Editor’s note: For decades, sex workers in India have been pushed to the margins, forced to deal with shame and stigma from society. ‘Unheard Stories’ is a series of stories by INNLIVE that aims to bring these narratives to the fore, to build a more inclusive and accepting society.
“I am illiterate and unskilled. I need money to run my household. Now, this (sex work) is my job and I am proud of it as I have sacrificed a lot for my family,” says Jaya Prabha (name changed) with a stoic face. For her, sex work is a lesser evil than watching her children starve.
Jaya is one of many housewives in Bangalore who do sex work to make ends meet. A sex worker in this city can earn anywhere between ₹500 and ₹3,000 a day. Most of these women are illiterate, and from economically weaker sections.
For Kamala Naik (name changed), resorting to sex work was a no-brainer after her husband, the sole breadwinner of the family, met with a disabling accident. Her husband supported her decision. How else were they to put food on the table.
But then, says Kamala, sex work was not her first choice to earn money. The accident that left her husband disabled took place in 2010. A good tailor, Kamala took up a job in a garment factory. But the ₹5,000 a month she made was hardly enough to keep food on the table and clothe the family.
As it happened, a friend of hers turned out to be a sex worker, who was making between ₹10,000 to ₹12,000 per month. In dire need, Kamala switched jobs.
“Working as a sex worker, I not only cleared my husband’s medical bills, but I also got enough time to nurse him back to reasonable health,” she says.
Lakshmi M. (name changed), however, is not Kamala. Nobody in her family knows she’s a sex worker. Her home is not in Bangalore, but her workplace is. Every day, she travels nearly 30 kilometers to Majestic, Bangalore’s busy central bus stand. There, she solicits clients, and calls it a day at about 2.30 p.m. to return home.
“My husband and children think I work as a domestic help in the city. Only my clients and other sex workers know the truth. I’ve been leading this double life for eight years,” says the 38-year-old. “I took up the profession because I want my three children to get a good education. I’m also scared of poverty. My husband is a carpenter and makes ₹12,000 a month, which is not enough for a family of five.”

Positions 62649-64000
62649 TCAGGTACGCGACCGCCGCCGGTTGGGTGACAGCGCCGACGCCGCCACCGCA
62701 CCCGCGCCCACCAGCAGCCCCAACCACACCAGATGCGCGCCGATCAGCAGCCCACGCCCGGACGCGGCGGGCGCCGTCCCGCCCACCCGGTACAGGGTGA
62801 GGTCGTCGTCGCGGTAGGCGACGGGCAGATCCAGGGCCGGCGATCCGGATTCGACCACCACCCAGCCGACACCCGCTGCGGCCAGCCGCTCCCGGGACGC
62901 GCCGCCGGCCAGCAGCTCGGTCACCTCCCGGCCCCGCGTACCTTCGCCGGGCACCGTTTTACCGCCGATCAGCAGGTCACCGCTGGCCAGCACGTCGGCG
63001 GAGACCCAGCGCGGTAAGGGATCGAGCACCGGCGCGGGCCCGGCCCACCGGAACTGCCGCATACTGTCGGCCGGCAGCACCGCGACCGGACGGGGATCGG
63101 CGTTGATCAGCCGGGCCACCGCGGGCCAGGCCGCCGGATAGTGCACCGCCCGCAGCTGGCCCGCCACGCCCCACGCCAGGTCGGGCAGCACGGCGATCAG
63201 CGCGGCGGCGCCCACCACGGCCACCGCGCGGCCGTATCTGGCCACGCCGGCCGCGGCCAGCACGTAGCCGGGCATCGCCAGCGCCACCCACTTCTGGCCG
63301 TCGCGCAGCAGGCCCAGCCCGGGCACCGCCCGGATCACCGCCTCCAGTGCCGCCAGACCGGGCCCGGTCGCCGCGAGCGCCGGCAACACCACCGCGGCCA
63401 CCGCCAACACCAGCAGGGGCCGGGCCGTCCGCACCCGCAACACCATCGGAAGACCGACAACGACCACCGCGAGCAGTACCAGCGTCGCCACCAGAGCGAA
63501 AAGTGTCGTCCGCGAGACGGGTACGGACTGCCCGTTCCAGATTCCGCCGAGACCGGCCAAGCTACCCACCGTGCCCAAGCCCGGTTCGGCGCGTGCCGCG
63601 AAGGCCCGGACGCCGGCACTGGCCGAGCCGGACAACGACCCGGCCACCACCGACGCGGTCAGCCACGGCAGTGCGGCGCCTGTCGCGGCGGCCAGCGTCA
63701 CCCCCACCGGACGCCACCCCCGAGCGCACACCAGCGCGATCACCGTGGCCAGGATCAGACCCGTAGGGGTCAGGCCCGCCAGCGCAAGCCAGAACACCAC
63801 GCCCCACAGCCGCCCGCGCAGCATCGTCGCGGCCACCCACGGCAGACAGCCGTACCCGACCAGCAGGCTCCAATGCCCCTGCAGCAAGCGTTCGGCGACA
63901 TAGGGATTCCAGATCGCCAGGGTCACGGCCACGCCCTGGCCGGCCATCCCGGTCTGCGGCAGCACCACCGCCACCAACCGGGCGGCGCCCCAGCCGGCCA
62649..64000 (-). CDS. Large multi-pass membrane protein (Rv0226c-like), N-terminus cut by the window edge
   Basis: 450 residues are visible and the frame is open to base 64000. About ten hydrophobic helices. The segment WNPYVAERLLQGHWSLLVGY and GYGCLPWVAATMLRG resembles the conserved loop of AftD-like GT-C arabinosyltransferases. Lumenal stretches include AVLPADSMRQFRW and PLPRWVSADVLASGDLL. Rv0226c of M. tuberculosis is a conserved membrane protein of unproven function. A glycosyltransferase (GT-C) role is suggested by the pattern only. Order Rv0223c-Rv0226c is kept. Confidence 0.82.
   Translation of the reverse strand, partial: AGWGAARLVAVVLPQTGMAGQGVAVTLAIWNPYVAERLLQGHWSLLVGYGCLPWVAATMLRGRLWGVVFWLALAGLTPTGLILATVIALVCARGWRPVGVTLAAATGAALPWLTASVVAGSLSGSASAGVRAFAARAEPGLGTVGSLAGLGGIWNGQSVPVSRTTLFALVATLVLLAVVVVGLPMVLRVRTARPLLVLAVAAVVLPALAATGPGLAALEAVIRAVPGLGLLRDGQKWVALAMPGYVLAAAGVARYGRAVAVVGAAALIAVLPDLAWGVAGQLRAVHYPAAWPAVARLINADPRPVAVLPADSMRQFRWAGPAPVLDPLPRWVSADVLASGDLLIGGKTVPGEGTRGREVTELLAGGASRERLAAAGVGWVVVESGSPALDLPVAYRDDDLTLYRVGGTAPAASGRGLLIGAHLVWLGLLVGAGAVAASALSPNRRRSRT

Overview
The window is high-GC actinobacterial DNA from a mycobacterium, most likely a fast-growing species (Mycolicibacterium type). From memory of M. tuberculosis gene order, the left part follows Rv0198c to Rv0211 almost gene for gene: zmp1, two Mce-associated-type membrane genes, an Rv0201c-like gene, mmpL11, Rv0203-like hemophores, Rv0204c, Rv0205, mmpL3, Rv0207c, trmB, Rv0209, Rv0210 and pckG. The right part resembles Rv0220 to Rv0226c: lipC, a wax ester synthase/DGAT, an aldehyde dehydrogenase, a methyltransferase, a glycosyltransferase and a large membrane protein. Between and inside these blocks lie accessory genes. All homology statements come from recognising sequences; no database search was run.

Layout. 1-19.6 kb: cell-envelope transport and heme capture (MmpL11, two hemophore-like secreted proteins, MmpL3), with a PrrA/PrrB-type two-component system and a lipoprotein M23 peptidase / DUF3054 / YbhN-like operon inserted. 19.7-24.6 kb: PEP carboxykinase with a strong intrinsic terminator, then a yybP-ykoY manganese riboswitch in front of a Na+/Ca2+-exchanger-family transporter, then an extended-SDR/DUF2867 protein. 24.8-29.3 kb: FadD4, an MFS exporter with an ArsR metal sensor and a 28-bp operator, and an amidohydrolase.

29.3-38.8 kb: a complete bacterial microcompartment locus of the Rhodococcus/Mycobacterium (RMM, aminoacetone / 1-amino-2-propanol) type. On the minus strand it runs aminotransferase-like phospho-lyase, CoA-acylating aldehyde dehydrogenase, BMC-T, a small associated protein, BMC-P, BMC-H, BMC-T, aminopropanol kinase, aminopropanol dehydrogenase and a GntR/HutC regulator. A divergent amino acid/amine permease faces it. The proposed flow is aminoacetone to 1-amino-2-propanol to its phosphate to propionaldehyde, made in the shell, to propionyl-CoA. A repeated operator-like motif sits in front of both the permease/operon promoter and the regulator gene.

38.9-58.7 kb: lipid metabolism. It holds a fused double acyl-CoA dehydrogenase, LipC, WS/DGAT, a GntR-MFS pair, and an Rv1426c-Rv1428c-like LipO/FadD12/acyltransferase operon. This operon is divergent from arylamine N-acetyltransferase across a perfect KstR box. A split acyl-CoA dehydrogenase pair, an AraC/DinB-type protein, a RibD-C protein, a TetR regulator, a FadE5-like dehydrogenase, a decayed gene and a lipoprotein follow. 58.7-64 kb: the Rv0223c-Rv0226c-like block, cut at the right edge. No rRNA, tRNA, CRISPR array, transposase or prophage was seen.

Nisha Gulur, a transgender rights activist who works closely with sex workers and sexual minorities, says such is the curse of penury that once these women begin to earn money, they start getting respect from their families and communities.
“Financial independence enhances their status and empowers them as individuals and women,” she explains.
The garment factories and incense stick units where the workforce primarily comprises of poor women, like Jaya, demand long hours of work for a paltry salary. Harassment, physical and mental, is part and parcel of the job. Work as a domestic help is no better.
“I’m not implying that flesh trade is all hunky-dory. Violence, abuse and exploitation by customers and the police go hand-in-hand,” says Gulur. “This is the minimum risk they agree to when they take up the profession,” she remarks.
“In my long experience in this field, I have come across mostly Dalits and lower caste women getting into the (sex work) profession. The obvious reason is that Dalits and lower castes are mostly poor. We also have women who are from powerful communities like Lingayats and Vokkaligas. But they are very few. We don’t have any figures with us, so we are planning to have a proper survey on caste of sex workers in Karnataka,” says Bharati, general secretary, Karnataka Sex Workers Union (KSWU).
The Karnataka State AIDS Prevention Society says there are about 85,000 sex workers in the state. Bharati, whose organisation works to help sex workers get access to identity cards, welfare schemes and protection from violence and discrimination, says that only a negligible number of sex workers registered with KSWU are housewives.
Interestingly, a book titled “Dangerous Sex, Invisible Labor: Sex Work And The Law In India” delves into the secret world of Indian sex workers who are married and engaged in the trade without the knowledge of husbands and families. Written by Dr. Prabha Kotiswaran, a reader in Law and Social Justice at, King’s College London, the award winning book is based on research done in 2 cities – Kolkata and Tirupati.
Nagasimha Rao, a Bangalore-based activist offers some more perspective on why housewives in particular tend to take up sex work, “In urban poor families, housewives have a much tougher role. Some of them are not even allowed by their husbands to work but are expected to maintain the household, including the growing needs of children with a paltry sum of money. And in any case, labour cost is very cheap in India, at least no way enough to fulfill the basic needs of life. So it’s easier to woo housewives into the flesh trade. There is a possibility of earning good money without toiling all day long.”
Clearly, it’s centuries of oppression, of caste, of class and even economical, that has led to many housewives, with and without families, to take part in the sex trade. And often enough there is a simple explanation. As Jaya succinctly asks, “I want to get out of this profession, but I can’t. What should I do? Who will give me a better-paying job?”